For many, the Postal Service provides a lifeline, delivering not just cards and letters but also prescription drugs, financial statements and other items that are especially needed by mail during the pandemic.
The postal board of governors, appointed by Trump, selected DeJoy to take his job. A GOP donor, he previously owned a logistics business that was a longtime Postal Service contractor. He maintains significant financial stakesin companies that do business or compete with the agency, raising conflict of interest questions.
In a statement, the Postal Service said DeJoy has made all required financial disclosures but that he might have to divest some holdings if conflicts arise.
Treasury Secretary Steven Mnuchin, whose role in postal operations is being questioned by Senate Democrats, said in a letter to Democratic leader Chuck Schumer that he had no hand in “recruiting or suggesting” DeJoy for the job.
Mark Dimondstein, president of the American Postal Workers Union, said he would judge the postmaster by “deeds, and a lot of what he said did not comport with the facts on the ground.”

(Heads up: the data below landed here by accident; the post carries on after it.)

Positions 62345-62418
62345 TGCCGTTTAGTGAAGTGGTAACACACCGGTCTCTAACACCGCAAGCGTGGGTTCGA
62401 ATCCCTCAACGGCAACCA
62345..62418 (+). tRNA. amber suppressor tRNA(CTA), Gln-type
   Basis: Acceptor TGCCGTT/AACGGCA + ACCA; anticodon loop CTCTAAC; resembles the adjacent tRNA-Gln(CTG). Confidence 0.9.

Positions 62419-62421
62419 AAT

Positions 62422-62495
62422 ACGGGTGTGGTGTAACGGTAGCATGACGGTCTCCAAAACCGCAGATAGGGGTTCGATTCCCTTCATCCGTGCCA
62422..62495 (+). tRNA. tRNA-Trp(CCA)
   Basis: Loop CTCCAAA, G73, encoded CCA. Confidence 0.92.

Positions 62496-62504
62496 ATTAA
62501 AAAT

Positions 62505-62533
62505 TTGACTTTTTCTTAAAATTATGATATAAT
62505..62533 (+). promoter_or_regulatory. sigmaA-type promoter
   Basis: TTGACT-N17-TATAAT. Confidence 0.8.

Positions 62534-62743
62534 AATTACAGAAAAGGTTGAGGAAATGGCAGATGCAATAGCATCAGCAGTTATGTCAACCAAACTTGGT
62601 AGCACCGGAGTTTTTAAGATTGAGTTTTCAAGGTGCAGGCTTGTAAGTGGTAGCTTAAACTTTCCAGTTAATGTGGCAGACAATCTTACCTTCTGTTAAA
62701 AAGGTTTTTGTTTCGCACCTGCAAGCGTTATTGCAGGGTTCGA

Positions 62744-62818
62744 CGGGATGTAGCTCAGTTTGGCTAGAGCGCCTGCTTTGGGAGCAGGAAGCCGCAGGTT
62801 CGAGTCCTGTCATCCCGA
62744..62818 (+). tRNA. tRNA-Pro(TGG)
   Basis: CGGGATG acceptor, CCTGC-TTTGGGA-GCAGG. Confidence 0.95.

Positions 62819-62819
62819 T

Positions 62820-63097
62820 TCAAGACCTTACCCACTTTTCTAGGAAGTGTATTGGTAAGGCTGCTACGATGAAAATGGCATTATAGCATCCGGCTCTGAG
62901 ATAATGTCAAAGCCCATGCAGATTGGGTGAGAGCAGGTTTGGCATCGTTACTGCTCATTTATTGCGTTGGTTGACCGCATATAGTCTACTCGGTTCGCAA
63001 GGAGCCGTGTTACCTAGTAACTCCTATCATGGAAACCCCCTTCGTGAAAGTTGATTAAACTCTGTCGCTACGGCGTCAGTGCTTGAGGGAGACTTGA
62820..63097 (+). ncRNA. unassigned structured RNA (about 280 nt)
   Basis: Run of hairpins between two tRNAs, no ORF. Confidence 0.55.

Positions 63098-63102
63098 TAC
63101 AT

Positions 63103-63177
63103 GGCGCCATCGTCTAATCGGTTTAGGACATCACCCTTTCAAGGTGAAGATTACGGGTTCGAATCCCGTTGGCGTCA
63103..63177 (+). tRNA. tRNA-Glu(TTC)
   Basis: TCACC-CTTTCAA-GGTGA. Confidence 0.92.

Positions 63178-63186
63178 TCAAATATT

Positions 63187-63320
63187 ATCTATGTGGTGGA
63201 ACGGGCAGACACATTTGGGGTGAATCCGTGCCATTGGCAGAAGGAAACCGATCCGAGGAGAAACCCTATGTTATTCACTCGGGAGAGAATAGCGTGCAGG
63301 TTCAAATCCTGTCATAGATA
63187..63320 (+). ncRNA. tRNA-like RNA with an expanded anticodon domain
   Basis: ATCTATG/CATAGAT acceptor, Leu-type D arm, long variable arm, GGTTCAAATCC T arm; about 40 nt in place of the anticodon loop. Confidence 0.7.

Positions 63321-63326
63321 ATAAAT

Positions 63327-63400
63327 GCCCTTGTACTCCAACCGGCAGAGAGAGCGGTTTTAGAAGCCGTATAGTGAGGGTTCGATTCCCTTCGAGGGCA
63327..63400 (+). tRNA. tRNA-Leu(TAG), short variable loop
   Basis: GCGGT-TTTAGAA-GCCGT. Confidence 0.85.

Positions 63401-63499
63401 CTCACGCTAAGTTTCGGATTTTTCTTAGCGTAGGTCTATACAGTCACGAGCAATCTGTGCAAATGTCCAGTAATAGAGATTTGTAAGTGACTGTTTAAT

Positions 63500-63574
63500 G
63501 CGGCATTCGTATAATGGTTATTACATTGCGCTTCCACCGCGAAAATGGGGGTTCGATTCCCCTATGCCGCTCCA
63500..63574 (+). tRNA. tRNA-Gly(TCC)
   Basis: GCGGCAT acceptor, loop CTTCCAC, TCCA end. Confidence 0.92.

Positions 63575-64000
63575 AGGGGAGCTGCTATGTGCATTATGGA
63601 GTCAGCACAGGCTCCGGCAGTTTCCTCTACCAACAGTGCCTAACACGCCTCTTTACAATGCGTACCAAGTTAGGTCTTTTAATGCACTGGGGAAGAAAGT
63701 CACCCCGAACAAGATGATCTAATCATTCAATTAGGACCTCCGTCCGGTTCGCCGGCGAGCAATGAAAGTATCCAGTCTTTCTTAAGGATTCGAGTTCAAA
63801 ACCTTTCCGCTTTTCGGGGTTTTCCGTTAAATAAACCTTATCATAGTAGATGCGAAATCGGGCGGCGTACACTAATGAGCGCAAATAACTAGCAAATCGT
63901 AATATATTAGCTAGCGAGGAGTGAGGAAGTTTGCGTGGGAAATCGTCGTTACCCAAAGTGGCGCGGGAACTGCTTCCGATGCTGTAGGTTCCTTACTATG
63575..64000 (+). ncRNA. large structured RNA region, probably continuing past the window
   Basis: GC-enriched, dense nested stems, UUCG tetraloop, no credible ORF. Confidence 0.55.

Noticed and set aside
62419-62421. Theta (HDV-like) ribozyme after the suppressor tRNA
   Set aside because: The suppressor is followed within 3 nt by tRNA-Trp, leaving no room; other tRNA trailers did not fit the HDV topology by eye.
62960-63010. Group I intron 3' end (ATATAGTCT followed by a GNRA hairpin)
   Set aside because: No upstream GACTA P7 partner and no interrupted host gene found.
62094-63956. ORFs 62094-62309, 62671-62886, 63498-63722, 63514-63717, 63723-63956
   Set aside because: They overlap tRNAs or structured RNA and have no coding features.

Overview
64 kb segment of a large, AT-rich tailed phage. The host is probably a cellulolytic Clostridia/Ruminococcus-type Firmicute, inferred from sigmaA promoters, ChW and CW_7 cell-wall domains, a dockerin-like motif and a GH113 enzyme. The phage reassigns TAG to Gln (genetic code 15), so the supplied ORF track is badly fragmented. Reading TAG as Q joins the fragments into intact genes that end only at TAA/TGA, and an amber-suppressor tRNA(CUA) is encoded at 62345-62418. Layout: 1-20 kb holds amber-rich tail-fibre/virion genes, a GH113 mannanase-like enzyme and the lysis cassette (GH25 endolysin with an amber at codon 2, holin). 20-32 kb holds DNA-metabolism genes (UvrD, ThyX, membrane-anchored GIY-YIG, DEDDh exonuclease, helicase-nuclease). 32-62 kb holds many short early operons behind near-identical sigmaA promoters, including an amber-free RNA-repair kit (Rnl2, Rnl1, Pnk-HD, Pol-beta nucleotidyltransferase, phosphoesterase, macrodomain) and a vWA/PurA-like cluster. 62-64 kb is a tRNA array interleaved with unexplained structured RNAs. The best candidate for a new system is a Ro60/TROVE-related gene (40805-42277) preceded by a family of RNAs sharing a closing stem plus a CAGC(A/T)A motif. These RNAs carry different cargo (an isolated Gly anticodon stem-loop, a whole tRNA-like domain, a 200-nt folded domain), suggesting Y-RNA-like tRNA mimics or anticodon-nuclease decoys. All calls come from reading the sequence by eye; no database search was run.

Republicans have long sought postal reforms to run the agency more like a private company, and Trump often complains the Postal Service should be charging Amazon and other companies higher rates for package deliveries. Mnuchin told Schumer he was reviewing those contracts.
Others say the Postal Service is not expected to be solely a money-making enterprise, often delivering to far-flung places where it is not efficient to operate.
David C. Williams, the former vice chairman of the U.S. Postal Service Board of Governors, on Thursday told lawmakers that he resigned from the board in part over DeJoy's selection, and because he believed the White House was taking extraordinary steps to turn the independent agency into a “political tool.”
Associated Press writer Bruce Schreiner in Frankfort, Kentucky, contributed to this report.
The Associated Press produced this coverage with support from the Carnegie Corporation of New York.